Image_1_Juvenile Selenium Deficiency Impairs Cognition, Sensorimotor Gating, and Energy Homeostasis in Mice.pdf (606.65 kB)
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Image_1_Juvenile Selenium Deficiency Impairs Cognition, Sensorimotor Gating, and Energy Homeostasis in Mice.pdf

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posted on 07.05.2021, 05:44 by Victor W. Kilonzo, Alexandru R. Sasuclark, Daniel J. Torres, Celine Coyle, Jennifer M. Pilat, Christopher S. Williams, Matthew W. Pitts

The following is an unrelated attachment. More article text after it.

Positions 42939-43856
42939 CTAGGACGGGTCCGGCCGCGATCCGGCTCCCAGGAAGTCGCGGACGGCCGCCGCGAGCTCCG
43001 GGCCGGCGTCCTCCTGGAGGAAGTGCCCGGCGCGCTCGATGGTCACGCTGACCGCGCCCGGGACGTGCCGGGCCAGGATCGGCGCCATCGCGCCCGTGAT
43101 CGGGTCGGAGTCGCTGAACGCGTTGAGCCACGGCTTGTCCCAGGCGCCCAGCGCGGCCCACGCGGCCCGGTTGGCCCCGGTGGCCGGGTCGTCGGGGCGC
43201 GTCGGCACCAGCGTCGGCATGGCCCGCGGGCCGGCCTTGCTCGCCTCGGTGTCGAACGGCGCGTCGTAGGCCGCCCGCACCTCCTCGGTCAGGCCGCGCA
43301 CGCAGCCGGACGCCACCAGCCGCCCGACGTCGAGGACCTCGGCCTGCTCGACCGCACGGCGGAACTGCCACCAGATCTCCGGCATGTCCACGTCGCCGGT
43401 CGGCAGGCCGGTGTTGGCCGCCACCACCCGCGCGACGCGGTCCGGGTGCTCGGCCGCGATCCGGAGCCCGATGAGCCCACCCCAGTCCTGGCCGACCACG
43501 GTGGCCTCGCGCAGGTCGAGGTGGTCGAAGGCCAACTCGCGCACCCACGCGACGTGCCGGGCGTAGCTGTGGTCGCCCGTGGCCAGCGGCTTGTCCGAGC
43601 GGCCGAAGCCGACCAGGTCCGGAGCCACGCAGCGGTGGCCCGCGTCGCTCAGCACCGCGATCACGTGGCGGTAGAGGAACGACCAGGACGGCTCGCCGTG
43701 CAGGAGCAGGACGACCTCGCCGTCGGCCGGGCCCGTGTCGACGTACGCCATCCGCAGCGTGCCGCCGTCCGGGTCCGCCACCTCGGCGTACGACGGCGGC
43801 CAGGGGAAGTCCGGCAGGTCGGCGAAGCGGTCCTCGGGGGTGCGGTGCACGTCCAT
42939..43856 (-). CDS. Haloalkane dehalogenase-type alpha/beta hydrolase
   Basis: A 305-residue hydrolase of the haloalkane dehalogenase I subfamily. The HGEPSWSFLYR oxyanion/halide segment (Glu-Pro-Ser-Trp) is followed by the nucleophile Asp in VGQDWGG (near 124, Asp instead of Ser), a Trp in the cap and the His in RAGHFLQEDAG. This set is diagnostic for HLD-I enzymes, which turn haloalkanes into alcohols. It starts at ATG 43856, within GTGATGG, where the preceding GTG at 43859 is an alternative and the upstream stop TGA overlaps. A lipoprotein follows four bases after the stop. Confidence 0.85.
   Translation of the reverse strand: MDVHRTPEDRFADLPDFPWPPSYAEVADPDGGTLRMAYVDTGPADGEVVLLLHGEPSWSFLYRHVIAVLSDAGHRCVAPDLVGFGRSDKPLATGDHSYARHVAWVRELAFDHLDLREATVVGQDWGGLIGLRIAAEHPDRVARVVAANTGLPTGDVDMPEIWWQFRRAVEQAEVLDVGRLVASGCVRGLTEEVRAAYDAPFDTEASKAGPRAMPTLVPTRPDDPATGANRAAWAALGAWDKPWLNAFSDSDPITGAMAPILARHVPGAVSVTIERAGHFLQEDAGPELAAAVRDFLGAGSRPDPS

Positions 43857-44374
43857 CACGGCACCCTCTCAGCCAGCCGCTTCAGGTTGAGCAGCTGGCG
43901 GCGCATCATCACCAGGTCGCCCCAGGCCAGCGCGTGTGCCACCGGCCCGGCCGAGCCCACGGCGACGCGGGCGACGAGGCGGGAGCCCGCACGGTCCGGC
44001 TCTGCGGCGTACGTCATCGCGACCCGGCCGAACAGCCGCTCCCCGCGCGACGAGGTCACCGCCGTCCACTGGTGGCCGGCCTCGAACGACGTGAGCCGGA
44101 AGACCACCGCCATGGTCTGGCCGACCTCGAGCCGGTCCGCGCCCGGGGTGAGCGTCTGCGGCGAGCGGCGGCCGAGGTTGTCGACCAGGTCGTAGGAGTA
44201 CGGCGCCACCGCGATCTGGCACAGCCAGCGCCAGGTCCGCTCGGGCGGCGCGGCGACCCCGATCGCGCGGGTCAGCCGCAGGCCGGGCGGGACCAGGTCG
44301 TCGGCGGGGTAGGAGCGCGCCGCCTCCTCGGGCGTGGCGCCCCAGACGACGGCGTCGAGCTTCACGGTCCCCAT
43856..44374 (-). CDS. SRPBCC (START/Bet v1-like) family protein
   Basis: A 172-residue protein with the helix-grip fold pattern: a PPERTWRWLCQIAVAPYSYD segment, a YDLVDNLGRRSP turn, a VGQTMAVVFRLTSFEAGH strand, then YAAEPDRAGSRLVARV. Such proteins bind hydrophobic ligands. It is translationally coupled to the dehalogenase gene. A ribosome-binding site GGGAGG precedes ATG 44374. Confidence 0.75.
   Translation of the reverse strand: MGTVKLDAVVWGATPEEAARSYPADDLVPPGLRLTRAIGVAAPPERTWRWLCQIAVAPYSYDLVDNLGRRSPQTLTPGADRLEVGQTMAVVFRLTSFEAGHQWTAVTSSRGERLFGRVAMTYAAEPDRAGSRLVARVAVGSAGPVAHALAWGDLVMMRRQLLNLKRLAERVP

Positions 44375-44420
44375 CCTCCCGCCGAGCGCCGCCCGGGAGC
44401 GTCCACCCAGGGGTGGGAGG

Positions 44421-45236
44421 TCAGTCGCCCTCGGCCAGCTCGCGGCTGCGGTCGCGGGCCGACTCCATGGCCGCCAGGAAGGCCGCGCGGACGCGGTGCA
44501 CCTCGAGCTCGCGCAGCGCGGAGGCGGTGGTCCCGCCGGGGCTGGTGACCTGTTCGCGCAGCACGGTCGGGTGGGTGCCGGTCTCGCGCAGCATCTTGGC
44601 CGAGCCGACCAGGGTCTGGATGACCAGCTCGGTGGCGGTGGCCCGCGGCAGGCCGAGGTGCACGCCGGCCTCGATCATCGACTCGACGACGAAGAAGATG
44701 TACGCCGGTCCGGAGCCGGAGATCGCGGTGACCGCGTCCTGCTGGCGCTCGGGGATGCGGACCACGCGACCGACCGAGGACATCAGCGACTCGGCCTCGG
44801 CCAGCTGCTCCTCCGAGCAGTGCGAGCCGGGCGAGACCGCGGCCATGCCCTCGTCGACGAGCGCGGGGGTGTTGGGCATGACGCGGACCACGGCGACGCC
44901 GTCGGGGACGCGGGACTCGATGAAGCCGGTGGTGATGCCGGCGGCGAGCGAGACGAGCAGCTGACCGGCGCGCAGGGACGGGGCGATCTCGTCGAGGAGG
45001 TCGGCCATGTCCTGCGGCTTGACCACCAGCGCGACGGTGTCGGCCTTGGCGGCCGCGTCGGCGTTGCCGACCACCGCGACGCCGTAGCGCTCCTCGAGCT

Selenium (Se) is an essential micronutrient of critical importance to mammalian life. Its biological effects are primarily mediated via co-translational incorporation into selenoproteins, as the unique amino acid, selenocysteine. These proteins play fundamental roles in redox signaling and includes the glutathione peroxidases and thioredoxin reductases. Environmental distribution of Se varies considerably worldwide, with concomitant effects on Se status in humans and animals. Dietary Se intake within a narrow range optimizes the activity of Se-dependent antioxidant enzymes, whereas both Se-deficiency and Se-excess can adversely impact health. Se-deficiency affects a significant proportion of the world's population, with hypothyroidism, cardiomyopathy, reduced immunity, and impaired cognition being common symptoms. Although relatively less prevalent, Se-excess can also have detrimental consequences and has been implicated in promoting both metabolic and neurodegenerative disease in humans. Herein, we sought to comprehensively assess the developmental effects of both Se-deficiency and Se-excess on a battery of neurobehavioral and metabolic tests in mice. Se-deficiency elicited deficits in cognition, altered sensorimotor gating, and increased adiposity, while Se-excess was surprisingly beneficial.

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